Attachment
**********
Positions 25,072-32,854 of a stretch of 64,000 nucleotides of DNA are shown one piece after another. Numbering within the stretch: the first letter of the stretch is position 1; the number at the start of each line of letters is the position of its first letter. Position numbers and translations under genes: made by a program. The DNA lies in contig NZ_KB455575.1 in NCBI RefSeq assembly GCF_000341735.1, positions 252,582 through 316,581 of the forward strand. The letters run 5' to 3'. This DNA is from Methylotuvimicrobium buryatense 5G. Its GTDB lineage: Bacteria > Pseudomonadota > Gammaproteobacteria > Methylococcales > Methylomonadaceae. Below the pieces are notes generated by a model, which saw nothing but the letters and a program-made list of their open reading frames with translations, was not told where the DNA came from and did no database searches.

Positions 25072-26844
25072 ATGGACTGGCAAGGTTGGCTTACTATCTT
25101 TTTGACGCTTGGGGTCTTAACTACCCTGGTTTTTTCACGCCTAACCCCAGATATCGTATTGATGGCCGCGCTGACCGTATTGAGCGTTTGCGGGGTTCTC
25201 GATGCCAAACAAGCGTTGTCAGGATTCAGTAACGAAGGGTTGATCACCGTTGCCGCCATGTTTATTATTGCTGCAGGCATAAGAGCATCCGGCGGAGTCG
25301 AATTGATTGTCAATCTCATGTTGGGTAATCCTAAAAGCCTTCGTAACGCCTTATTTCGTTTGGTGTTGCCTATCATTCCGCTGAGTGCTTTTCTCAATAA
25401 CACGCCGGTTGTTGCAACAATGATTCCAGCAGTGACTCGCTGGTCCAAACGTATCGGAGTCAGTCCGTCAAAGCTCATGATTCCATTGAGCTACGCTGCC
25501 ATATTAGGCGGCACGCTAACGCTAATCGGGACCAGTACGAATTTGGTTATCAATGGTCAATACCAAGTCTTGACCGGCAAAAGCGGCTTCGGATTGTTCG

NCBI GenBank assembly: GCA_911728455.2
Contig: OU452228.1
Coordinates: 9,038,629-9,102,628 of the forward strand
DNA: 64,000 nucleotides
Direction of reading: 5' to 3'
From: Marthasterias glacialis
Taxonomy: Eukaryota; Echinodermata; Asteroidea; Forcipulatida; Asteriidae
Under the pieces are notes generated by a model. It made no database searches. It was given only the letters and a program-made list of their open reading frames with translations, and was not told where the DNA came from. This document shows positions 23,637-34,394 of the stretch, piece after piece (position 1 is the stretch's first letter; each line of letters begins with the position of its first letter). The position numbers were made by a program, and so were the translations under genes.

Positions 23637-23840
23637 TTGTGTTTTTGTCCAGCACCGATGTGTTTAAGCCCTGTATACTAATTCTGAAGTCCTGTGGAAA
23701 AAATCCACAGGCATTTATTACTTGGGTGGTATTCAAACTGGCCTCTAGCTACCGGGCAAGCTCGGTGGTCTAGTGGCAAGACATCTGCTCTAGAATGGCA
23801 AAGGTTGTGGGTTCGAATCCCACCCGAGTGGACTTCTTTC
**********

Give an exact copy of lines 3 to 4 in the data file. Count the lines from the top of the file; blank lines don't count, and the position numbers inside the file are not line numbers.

25072 ATGGACTGGCAAGGTTGGCTTACTATCTT
25101 TTTGACGCTTGGGGTCTTAACTACCCTGGTTTTTTCACGCCTAACCCCAGATATCGTATTGATGGCCGCGCTGACCGTATTGAGCGTTTGCGGGGTTCTC